The favoritism may come down to something as simple and undefinable as taste. Like most sweet, cakey things, banana bread's really easy to personalize -- just add more sweets. The 1962 edition of "The Good Housekeeping Cook Book" included recipes that added apricots and prunes in addition to the more common date and nut variations. Newer recipes include peanut butter or chocolate chips to capitalize on the kid-friendly appeal of such flavor combinations.

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Red velvet aficionados believe beets offer the best type of natural food coloring.
Red velvet aficionados believe beets offer the best type of natural food coloring.
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The first red velvet cakes were a result of better living through chemistry: When buttermilk and baking soda meet, they cause a reaction that results in a reddish tinge. The first known published recipe is dated 1962; before artificial dyes and digital editing tweaked our visual expectations, the offbeat but natural hue was enough to spark imagination.

Now, most chefs enhance the color's saturation to satisfy the masses. Purists prefer a version tinted with beets. When that doesn't cut it, food coloring is enlisted to make the red tint more crimson. Unfortunately, tricky bakers sometimes use the unnatural color to overwhelm your senses and disguise a bland cake.

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For all the chatter about red velvet cake's color, little is said of the flavor. It should be rich with a subtle kiss of cocoa (though the actual chocolate content varies wildly in recipes), and it's traditionally topped and layered with white or cream cheese frosting to emphasize its most striking feature and contrast with the chocolate notes.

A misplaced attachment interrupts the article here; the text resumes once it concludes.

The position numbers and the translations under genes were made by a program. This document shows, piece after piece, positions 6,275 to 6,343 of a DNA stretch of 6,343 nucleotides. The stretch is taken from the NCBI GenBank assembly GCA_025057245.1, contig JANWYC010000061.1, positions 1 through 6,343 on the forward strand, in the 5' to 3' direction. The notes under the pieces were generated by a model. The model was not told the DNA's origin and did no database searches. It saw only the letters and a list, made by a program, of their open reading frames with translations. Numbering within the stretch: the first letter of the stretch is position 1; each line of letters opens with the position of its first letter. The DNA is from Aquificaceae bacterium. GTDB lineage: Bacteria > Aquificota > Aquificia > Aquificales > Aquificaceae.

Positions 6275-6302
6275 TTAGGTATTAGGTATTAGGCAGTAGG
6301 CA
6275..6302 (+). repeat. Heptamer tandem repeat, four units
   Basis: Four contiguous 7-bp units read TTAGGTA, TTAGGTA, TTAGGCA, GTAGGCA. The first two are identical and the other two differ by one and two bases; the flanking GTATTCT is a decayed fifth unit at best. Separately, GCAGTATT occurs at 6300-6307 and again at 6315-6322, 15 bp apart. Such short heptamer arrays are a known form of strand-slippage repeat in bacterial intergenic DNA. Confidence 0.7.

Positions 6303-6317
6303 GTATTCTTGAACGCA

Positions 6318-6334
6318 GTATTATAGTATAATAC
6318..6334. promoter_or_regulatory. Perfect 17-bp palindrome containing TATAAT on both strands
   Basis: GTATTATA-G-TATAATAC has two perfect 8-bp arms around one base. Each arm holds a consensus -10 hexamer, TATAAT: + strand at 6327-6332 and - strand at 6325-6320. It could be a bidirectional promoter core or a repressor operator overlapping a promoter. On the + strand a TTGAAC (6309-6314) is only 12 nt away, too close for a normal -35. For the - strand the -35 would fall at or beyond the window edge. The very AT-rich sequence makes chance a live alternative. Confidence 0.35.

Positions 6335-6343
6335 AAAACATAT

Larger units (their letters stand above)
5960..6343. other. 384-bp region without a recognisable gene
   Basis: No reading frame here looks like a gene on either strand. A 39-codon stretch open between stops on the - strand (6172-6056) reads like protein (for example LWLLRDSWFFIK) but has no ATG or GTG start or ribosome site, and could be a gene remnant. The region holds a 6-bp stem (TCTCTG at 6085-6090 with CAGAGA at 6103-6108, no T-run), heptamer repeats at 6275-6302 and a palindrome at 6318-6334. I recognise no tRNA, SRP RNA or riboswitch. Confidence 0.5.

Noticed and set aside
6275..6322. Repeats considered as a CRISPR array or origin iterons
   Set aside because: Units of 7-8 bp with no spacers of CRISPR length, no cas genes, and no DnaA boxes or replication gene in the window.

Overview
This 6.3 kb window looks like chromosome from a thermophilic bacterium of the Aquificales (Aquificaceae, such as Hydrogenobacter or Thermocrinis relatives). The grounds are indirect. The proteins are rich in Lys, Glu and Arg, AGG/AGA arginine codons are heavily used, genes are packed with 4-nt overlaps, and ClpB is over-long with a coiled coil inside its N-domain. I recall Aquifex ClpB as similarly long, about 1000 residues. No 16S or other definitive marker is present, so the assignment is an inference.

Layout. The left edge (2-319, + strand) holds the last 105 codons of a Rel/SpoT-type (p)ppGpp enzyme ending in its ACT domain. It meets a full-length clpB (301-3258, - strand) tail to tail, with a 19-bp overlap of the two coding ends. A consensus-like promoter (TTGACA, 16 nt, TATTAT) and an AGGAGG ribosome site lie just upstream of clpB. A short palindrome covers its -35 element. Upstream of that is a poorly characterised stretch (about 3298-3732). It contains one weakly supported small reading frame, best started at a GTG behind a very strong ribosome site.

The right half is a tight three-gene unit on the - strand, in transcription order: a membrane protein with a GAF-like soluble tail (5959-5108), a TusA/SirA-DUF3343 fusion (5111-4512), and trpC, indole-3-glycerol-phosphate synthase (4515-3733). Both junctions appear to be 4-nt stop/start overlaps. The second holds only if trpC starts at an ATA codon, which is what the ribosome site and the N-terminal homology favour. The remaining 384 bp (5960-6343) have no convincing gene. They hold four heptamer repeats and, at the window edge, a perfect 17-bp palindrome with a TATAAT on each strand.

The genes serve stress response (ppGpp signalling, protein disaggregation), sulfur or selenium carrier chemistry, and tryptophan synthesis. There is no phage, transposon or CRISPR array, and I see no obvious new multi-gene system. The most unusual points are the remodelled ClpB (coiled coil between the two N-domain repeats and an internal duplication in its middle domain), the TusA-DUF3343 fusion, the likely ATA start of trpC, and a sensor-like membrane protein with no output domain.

Nothing adds to a food's appeal like a good mystery; once the color was explained, the question of red velvet cake's origin remained. It's reputed to be Southern in origin (supported by its prominence on the rosters of Southern restaurants and bakeries all over the country), though foodie urban myths abound that give credit to New York's Waldorf Astoria Hotel.

Here we have another concoction that can be traced to the mid-Atlantic. Few dispute the treat's Pennsylvania Dutch roots -- the state even boasts an annual whoopie pie eating contest held, of course, at the Whoopie Pie Festival. Throughout Maine and the rest of New England, though, whoopie pies are particularly celebrated.

Texture is key to the whoopie pie. The outer sections are dry, cakelike cookies cemented together with a thick layer of dense, heavy filling. Old recipes of Amish origin feature a filling composed mainly of sugar-saturated vegetable shortening, which leaves a greasy aftertaste.

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Traditionally, the outers are a devil's-food-like chocolate, while the middle is a super-sweet vanilla flavor. Like most of the treats on our list, though, the formula just begs for tinkering. Common variations include pumpkin, maple or red velvet cookies with cream cheese frosting, or the ever-popular chocolate and peanut butter combo.